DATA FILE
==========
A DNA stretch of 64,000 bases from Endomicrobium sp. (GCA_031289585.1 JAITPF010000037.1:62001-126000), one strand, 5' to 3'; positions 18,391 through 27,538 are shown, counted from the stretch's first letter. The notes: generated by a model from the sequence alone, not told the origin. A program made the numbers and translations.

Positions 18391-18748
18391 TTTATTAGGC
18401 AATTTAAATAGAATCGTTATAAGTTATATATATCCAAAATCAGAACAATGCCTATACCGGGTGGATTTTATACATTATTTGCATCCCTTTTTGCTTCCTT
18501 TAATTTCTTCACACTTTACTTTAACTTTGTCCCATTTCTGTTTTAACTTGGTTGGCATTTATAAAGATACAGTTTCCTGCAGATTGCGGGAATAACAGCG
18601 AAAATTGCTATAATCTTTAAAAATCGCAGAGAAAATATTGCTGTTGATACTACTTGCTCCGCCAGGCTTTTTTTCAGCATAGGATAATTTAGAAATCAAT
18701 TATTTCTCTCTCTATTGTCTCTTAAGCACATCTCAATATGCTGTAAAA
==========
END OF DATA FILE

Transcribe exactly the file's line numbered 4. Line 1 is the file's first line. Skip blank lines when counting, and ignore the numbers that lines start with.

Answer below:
18401 AATTTAAATAGAATCGTTATAAGTTATATATATCCAAAATCAGAACAATGCCTATACCGGGTGGATTTTATACATTATTTGCATCCCTTTTTGCTTCCTT